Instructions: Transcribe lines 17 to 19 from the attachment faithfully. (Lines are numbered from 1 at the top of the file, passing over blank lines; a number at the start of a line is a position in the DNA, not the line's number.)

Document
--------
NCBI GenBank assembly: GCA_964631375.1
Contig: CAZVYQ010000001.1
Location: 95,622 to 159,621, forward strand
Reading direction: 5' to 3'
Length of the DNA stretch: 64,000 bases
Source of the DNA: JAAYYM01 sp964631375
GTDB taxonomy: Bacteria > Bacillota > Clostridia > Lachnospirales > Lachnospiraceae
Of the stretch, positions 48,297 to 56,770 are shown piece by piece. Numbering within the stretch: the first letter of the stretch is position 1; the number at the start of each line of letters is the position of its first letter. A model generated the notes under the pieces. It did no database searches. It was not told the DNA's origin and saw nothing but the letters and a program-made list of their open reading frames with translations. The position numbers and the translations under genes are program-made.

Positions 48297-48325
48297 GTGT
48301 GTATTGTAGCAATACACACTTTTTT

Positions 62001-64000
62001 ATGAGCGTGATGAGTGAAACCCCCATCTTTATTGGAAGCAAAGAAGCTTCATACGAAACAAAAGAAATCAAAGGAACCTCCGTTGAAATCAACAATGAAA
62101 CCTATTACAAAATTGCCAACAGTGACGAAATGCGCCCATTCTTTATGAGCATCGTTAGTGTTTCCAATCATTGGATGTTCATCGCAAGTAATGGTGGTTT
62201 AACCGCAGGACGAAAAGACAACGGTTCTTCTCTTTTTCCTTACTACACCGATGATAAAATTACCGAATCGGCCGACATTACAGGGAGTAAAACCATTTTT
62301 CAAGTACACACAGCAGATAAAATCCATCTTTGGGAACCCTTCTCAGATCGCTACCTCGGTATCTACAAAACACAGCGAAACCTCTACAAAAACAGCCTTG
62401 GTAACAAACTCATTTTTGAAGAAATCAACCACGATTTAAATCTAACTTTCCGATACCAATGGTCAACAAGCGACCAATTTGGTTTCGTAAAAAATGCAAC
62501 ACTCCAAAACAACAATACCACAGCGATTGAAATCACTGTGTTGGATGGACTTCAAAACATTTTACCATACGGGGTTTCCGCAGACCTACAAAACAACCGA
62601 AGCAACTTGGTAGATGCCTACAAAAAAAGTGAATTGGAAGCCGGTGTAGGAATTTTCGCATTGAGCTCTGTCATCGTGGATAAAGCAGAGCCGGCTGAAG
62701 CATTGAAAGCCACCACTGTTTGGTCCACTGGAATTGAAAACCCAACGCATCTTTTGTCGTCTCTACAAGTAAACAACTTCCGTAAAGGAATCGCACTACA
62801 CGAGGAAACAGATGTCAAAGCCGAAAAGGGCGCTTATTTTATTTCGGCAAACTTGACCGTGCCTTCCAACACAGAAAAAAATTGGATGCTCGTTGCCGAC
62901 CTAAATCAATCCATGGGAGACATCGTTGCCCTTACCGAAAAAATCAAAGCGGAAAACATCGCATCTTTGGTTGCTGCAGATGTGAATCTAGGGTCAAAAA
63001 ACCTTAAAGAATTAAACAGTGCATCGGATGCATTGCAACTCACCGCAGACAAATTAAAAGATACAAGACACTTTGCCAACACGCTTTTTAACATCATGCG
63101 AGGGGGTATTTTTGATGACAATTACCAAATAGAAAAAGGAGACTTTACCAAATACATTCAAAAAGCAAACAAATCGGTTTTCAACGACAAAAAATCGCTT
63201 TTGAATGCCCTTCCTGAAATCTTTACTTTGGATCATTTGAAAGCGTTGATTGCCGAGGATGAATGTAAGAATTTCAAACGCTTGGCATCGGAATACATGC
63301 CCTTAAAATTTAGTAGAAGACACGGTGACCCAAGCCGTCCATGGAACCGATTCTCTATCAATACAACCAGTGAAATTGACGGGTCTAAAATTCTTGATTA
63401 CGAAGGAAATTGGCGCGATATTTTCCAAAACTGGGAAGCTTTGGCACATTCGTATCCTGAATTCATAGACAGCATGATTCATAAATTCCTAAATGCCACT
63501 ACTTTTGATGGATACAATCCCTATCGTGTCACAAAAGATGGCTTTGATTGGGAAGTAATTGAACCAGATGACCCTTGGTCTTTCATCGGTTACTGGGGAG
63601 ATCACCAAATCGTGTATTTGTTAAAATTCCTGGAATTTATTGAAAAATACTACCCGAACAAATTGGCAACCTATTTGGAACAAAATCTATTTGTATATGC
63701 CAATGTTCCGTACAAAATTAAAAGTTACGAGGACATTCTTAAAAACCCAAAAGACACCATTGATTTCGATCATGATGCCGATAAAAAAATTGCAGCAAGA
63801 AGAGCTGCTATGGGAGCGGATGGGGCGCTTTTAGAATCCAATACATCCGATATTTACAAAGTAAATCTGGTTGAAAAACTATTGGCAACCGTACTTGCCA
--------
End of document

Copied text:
62401 GTAACAAACTCATTTTTGAAGAAATCAACCACGATTTAAATCTAACTTTCCGATACCAATGGTCAACAAGCGACCAATTTGGTTTCGTAAAAAATGCAAC
62501 ACTCCAAAACAACAATACCACAGCGATTGAAATCACTGTGTTGGATGGACTTCAAAACATTTTACCATACGGGGTTTCCGCAGACCTACAAAACAACCGA
62601 AGCAACTTGGTAGATGCCTACAAAAAAAGTGAATTGGAAGCCGGTGTAGGAATTTTCGCATTGAGCTCTGTCATCGTGGATAAAGCAGAGCCGGCTGAAG